In an act of negligence, reporters are hopping all over this “troopergate” story. Except it’s not “troopergate.” It’s something-else-gate. Troopergate was a story about how, while governor of Arkansas, Bill Clinton used state troopers and state facilities to have extramarital affairs (depending on what you mean by sex, of course). This story was reported on by the Spectator in the early 1990s as an example of a story that the media didn’t want to cover because it was too “tabloidy,” but mostly because it didn’t want to malign the then-candidate of Change.
Of course, that was the very story that led to other problems for the Clintons, ones that would eventually lead to the Spectator‘s official unmasking as the Vast Right Wing Conspiracy. If it’s a conspiracy to dig up stories where you’re exchanging the public trust for sex, well, pleased to be of service. Ahem.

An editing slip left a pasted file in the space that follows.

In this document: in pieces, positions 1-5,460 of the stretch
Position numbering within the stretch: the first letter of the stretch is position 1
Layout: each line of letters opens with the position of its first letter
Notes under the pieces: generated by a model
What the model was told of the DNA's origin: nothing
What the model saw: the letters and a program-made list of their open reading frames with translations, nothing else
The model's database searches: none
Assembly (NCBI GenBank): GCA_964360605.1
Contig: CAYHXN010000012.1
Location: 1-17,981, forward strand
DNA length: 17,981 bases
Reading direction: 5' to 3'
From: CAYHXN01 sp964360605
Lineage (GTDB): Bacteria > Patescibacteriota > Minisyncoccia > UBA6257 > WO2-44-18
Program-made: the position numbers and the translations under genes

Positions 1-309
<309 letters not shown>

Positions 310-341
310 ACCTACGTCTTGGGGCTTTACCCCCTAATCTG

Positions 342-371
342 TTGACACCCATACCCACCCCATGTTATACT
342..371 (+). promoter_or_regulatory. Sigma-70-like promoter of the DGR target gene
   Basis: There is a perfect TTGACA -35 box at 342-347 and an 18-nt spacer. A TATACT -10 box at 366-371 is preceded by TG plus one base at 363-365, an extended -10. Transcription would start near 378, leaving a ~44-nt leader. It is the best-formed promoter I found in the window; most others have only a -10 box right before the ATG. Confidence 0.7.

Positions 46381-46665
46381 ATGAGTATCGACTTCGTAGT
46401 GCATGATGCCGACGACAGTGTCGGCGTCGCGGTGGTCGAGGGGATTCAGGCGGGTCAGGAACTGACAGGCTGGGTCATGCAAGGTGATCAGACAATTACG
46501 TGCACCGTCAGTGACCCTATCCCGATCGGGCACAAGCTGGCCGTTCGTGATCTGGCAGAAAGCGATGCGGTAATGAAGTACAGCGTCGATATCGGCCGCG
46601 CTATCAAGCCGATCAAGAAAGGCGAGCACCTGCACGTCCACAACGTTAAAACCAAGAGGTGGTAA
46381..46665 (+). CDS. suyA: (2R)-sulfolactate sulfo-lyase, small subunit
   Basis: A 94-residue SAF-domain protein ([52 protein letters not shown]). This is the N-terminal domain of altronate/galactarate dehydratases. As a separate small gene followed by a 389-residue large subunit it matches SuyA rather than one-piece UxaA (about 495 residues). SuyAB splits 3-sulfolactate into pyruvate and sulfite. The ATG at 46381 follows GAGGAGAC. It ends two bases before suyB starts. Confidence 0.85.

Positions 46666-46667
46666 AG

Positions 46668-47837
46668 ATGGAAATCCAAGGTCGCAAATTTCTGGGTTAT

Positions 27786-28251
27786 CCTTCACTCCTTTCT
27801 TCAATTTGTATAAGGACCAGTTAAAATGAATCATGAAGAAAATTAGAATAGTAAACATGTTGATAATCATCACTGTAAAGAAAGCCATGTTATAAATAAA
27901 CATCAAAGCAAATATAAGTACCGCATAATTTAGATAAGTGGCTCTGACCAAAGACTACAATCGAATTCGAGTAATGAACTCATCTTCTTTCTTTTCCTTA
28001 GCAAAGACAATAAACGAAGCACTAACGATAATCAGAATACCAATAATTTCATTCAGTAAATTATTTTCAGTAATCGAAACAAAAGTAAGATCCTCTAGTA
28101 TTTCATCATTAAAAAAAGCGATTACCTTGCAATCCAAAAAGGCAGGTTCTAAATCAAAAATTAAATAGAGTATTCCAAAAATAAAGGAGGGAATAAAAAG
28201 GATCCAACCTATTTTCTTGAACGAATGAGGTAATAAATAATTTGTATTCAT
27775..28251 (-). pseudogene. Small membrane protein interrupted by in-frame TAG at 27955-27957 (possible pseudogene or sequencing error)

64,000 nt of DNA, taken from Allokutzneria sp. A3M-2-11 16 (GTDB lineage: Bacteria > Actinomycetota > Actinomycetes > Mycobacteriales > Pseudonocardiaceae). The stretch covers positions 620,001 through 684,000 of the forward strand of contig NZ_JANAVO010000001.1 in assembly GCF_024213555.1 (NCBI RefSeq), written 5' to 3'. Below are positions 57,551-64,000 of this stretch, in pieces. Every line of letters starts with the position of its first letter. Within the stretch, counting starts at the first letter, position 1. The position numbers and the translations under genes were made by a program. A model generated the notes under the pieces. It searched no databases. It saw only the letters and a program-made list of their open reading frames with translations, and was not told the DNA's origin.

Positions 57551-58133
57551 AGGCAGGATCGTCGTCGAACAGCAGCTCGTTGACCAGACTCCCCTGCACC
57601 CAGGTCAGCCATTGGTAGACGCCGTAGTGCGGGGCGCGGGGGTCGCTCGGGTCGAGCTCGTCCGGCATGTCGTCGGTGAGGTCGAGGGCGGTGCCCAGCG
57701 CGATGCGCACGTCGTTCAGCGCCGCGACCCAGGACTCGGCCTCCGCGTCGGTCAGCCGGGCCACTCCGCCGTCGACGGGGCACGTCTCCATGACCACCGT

Yet what’s Palin accused of? Wanting to fire a trooper who might have tazed a kid? Even if Palin were found guilty, is this a crime that rises to the level of absurd corruption we found while digging around Arkansas’s public records? Really?
How about they find another name for the darn thing and move on with it. This is silly. Stop trying to confuse your audiences.
Notice to Readers: The American Spectator and Spectator World are marks used by independent publishing companies that are not affiliated in any way. If you are looking for The Spectator World please click on the following link: https://thespectator.com/world.